Au Pair Families Ask Beacon Hill For Help


au pairs state house massachusetts

(Suzanne Sausville/WBZ NewsRadio)

BOSTON (WBZ NewsRadio) — Hundreds of families—with their au pairs in tow—gathered at the Massachusetts State House Wednesday to urge lawmakers to pass a pair of bills they say will ease their financial burdens following a change in state law.

The families take issue with a federal judge's ruling last month that says the state's Domestic Bill of Rights applies to au pairs, meaning they're entitled to the same minimum wage and other labor protections as other domestic workers in the Commonwealth.

Some who participate in the State Department-run program — which allows families to host young adults from foreign countries in their homes who in return provide them with child care — claim the ruling will put them in a bind.

Au pair parents told WBZ NewsRadio's Suzanne Sausville the ruling means their costs will go up thousands of dollars, making au pairs impossible for them to afford.

"Beyond just becoming a program for the super-rich, I think the greater fear is, it just goes away," Keli Callaghan, who has had five au pairs over the years, said. "Whether it's travel or experiences, it becomes harder to honor that if it becomes this extraordinarily expensive program."

One of the bills the au pair families rallied for would increase the tax deduction they can take for housing au pairs. Another, filed by Reps. Paul McMurty and Paul Donato, would let the families deduct the costs of lodging, food, and beverage from an au pair's pay in an amount not increasing 40 percent of the au pair's wages.

State House News Service reports that Massachusetts hosted 1,530 au pairs in 2018—it is the fifth most popular destination for au pairs—and that they typically work up to 45 hours a week on a weekly stipend of $195.75.

Callaghan said au pairs are not employees—they're members of the family.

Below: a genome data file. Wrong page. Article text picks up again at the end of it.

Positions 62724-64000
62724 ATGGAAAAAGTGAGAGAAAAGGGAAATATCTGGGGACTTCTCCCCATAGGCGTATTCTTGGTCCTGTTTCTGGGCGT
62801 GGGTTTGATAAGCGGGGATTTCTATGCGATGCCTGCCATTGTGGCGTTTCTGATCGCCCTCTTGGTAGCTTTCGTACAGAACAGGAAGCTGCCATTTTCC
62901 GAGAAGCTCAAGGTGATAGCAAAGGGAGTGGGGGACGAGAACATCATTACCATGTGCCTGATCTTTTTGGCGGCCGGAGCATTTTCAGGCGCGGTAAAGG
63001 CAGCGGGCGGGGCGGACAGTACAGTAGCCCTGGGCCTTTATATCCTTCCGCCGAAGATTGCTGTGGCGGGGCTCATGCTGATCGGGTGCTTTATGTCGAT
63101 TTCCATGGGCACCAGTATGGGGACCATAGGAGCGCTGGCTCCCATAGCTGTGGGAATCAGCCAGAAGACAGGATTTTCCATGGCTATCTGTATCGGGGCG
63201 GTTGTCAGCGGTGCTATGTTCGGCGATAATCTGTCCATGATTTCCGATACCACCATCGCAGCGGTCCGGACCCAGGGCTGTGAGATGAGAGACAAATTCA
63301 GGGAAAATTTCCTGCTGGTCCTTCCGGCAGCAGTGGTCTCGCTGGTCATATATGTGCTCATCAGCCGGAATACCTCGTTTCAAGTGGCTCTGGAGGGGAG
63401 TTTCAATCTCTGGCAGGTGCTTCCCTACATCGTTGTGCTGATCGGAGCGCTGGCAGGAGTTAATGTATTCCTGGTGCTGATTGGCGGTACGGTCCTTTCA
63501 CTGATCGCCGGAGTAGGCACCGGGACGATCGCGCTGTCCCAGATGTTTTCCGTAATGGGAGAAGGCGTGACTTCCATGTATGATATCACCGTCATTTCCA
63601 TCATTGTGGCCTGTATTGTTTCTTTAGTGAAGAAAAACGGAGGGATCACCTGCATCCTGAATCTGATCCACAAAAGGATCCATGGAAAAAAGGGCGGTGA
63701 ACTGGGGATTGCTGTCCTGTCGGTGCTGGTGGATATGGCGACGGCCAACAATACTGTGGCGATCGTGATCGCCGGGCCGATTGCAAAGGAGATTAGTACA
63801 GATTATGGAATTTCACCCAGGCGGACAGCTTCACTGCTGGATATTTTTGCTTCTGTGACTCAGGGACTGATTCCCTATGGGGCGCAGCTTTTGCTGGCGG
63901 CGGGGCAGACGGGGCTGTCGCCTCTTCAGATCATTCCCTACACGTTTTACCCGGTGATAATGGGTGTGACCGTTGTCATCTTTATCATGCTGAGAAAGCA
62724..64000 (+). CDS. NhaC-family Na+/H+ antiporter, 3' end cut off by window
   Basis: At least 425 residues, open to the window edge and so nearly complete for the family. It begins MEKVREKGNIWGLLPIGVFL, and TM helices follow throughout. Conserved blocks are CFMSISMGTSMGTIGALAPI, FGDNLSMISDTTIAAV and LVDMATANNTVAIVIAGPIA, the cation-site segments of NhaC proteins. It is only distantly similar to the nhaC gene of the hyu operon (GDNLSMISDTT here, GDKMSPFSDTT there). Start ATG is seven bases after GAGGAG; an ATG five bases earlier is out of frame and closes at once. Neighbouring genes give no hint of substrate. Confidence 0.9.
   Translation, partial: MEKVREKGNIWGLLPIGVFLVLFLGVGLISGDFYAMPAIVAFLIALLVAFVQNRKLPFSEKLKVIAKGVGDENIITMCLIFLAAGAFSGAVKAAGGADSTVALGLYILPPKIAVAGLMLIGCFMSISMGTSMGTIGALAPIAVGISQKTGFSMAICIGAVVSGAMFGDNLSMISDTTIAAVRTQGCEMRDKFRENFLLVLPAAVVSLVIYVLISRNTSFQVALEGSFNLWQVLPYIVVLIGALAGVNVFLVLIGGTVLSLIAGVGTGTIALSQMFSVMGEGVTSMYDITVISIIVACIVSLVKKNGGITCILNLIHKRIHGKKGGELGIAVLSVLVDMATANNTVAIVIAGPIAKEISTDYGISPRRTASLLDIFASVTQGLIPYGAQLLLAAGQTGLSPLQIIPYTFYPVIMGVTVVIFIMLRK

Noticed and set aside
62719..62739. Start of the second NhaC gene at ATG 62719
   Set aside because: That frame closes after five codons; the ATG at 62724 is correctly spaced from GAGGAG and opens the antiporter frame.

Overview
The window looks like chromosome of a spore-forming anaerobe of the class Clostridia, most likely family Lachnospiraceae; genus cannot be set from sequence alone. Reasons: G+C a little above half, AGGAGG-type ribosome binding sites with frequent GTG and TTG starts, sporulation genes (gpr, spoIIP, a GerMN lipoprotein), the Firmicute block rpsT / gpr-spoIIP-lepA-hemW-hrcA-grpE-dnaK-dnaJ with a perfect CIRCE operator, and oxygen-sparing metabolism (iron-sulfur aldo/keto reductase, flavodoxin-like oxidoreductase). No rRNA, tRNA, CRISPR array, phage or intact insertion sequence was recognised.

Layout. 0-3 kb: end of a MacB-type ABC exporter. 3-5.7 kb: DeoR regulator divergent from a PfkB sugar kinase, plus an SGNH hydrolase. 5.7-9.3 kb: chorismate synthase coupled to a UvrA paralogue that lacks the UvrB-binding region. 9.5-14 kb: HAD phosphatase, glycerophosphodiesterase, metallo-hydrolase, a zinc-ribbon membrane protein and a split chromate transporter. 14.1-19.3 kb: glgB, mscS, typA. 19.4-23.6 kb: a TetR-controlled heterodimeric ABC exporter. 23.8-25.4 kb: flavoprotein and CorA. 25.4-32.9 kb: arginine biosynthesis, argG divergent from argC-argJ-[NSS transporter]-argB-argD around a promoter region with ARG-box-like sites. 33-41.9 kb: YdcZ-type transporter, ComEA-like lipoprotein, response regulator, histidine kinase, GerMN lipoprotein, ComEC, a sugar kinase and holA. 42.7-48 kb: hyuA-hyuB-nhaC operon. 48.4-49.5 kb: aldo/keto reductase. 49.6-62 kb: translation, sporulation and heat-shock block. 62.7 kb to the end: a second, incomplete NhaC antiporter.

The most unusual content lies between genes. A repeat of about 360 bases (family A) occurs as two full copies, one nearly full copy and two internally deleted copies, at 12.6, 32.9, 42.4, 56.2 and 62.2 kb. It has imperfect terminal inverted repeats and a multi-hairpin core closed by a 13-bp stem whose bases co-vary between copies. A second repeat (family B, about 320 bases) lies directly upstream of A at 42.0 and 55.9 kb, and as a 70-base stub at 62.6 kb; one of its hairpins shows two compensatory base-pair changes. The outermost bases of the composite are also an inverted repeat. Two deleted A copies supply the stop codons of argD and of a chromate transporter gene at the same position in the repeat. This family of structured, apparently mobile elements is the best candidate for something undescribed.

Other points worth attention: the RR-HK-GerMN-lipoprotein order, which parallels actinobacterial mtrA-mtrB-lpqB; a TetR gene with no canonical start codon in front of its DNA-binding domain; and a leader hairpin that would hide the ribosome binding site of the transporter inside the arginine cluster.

"We continue to have relationships with every single one of them," Callaghan said. "On Mother's Day every year, I get five 'Happy Mother's Day' texts from my extended kids all over the world, and that is not something that an employer-employee relationship gives you."

Monique Tu Nguyen, Executive Director of the Matahari Women Workers' Center in Boston, said she opposes the two bills because au pairs might be on a cultural exchange, but they're also childcare workers.

"Any solution for the future that's sustainable has to exclude exploitation," she said. "That means bringing anybody that does child care up to minimum wage, at least."

Some au pairs are happy about the change, especially as it applies to pay.

"To have been an au pair in Massachusetts without getting paid the minimum wage has been a challenging experience," au pair Claudia Villamizar told State House News Service.

But some of the au pairs at the State House gathering said the program isn't about the money, but rather, about the experience.

"I've been able to meet so many people, so many cultures, and people from other countries," said May, an au pair from Brazil.

WBZ NewsRadio's Suzanne Sausville (@wbzSausville) reports

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